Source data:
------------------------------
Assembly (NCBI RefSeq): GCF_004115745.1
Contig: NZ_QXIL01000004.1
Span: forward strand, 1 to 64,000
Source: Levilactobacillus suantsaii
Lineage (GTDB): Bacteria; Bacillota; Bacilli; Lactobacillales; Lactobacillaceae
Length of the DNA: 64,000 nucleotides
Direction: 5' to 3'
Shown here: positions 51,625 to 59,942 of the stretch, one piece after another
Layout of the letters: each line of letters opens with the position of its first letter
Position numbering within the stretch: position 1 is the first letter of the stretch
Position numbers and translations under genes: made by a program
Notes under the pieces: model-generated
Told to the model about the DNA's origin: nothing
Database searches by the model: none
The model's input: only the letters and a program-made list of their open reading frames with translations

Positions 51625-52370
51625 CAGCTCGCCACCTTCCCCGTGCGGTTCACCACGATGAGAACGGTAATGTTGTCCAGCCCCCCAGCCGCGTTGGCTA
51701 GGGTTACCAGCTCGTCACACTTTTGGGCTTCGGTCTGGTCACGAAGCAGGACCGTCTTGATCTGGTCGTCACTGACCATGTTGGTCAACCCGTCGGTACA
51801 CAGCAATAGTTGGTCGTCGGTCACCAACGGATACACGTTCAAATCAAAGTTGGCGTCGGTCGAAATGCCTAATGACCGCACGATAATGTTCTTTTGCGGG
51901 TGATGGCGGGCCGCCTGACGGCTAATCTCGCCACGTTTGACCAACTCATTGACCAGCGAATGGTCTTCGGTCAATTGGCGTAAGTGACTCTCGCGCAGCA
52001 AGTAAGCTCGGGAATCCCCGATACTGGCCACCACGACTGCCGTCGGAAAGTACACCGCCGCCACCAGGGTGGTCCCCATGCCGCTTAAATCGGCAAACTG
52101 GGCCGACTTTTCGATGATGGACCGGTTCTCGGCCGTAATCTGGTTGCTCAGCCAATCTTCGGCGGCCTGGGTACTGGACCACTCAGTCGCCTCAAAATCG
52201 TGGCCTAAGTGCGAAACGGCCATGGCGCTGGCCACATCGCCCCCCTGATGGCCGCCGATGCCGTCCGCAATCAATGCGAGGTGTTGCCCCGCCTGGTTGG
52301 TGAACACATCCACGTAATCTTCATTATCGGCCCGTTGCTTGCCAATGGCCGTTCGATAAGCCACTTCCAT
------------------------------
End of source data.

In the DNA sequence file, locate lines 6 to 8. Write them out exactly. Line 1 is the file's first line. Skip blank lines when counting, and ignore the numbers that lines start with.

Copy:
Length of the DNA: 64,000 nucleotides
Direction: 5' to 3'
Shown here: positions 51,625 to 59,942 of the stretch, one piece after another